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Tuesday, April 23, 2024

Twitter is auctioning off a statue of a bird as well as other pieces of workplace furniture

Twitter is selling off a large number of objects from its headquarters in San Francisco via an online auction.

There are less than twenty-four hours left for bidding on a monument of the well-known bird that serves as the platform’s emblem. The statue is now valued at $11,000 (£8,900).

Already fetching $4,300 is a planter measuring 190 centimeters or 6 feet in length and shaped like the sign.

Following his acquisition of Twitter for $44 billion a year ago, new owner Elon Musk is now selling off some of the company’s assets to streamline operations.

Since seizing control of the firm at the end of October, Mr. Musk has fired about half of the company’s 7,500 employees.

Additionally, he has eliminated several of Twitter’s privileges, like the company’s provision of free lunches.

There are many high-end La Marzocco espresso machines and a fizzy drink fountain that comes equipped with an ice dispenser among the assortment of kitchen equipment that is up for auction.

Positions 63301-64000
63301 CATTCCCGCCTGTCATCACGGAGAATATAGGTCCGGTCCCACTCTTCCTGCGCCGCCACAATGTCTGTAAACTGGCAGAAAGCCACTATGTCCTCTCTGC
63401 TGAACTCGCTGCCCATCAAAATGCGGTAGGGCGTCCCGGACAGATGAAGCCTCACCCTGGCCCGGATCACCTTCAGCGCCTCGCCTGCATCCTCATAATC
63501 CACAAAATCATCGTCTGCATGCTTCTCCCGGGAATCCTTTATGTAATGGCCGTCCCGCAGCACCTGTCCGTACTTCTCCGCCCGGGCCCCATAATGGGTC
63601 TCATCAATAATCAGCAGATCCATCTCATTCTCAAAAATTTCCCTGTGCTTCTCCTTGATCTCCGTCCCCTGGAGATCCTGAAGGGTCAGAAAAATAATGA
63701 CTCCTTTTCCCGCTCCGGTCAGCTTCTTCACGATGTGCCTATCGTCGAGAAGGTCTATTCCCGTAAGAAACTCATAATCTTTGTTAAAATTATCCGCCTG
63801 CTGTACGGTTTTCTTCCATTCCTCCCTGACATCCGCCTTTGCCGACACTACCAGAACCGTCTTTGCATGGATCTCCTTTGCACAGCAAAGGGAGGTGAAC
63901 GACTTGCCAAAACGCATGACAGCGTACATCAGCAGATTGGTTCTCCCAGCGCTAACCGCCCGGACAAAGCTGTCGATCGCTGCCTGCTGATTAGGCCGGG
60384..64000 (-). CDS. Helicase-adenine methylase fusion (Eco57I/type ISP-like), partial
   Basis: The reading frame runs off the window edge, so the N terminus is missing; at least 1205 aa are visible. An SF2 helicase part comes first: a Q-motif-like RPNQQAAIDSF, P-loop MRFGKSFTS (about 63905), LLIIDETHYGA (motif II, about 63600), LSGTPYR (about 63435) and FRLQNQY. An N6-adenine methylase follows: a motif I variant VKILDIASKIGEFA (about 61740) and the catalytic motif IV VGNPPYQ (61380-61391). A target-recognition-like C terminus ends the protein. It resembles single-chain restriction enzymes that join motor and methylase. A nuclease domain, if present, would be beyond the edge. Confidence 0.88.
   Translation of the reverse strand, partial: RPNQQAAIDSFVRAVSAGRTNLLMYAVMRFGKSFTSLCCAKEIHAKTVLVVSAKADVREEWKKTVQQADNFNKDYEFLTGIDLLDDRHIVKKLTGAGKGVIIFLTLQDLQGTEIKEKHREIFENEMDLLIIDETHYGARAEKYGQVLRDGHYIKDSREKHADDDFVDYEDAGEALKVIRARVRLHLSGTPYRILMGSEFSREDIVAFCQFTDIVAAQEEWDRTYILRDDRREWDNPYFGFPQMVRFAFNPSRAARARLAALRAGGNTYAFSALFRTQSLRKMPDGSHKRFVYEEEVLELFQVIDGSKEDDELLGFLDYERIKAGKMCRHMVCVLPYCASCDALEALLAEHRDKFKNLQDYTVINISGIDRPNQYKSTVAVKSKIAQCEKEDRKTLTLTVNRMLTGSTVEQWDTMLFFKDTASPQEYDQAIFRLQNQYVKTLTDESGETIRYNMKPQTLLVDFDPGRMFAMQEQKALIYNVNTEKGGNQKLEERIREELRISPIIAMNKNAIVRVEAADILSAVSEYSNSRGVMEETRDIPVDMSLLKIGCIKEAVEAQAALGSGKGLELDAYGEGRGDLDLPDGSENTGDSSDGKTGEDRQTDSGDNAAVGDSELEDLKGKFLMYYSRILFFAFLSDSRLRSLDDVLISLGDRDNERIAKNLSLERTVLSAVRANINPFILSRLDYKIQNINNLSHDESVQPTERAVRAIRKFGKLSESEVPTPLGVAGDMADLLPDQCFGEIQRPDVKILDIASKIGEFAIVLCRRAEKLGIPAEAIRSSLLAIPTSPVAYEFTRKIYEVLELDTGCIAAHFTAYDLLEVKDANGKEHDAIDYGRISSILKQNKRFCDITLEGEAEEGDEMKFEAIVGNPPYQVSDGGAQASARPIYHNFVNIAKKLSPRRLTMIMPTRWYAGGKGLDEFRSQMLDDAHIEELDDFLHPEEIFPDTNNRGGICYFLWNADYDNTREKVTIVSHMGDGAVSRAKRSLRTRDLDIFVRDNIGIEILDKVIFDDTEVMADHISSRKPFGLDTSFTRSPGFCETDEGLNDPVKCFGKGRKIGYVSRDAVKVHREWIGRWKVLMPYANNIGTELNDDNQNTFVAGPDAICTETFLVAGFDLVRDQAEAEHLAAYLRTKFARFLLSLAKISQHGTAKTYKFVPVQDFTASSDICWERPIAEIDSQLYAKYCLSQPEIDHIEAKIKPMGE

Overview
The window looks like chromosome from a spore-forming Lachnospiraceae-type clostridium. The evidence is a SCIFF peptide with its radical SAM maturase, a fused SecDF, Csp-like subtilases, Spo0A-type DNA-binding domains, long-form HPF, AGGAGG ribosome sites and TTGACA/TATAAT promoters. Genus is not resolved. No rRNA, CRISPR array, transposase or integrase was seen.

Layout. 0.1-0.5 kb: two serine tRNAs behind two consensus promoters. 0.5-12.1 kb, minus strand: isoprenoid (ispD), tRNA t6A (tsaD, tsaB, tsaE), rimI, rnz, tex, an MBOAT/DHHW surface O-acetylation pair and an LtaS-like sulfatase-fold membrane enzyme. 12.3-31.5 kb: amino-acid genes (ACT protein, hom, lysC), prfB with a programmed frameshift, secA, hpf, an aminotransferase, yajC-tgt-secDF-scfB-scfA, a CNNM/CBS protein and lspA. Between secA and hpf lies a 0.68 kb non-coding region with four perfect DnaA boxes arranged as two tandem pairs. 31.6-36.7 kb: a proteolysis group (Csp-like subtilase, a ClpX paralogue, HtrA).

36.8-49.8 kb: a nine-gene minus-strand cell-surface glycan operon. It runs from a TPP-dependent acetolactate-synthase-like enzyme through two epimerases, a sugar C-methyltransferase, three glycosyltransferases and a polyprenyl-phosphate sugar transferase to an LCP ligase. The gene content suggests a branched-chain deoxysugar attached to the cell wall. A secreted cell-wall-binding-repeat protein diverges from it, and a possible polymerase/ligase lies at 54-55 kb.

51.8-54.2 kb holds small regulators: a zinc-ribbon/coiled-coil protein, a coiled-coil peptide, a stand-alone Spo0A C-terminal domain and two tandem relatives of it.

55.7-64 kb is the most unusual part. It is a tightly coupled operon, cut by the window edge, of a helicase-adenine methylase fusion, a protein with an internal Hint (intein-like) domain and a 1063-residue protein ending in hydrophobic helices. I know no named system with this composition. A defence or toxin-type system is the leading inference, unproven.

The multinational technology corporation is looking to unload a pair of Herman Miller coffee tables, each of which has a new retail price of almost $2,000.

It would seem that nothing is too insignificant to be put up for sale.

Additionally, Twitter is liquidating its printing equipment as well as even sets of tiny drawers, with the latest price standing at $60.

In addition, there are several soundproof conference booths and elegant couches housed beneath the gavel.

Following the departure of several advertisers, Mr. Musk said in a tweet in November that the business had seen a “huge loss in revenue.”

In addition, he expressed concern that the company would fail.

It has been reported that Twitter has not paid the rent at a number of its locations throughout the world, including its headquarters in San Francisco, which has prompted the landlord there to file a lawsuit against Twitter for non-payment.

According to Nick Dove, a spokesman of Heritage Global Partners, the business that is organizing the auction, the sale does not have anything to do with recouping expenditures for the $44 billion acquisition. He made this statement to Fortune magazine.

He remarked that anybody who believes that the money made by selling a few laptops and chairs would be enough to pay for the mountain there is a “moron.”

Jonathan James
Jonathan James
I serve as a Senior Executive Journalist of The National Era
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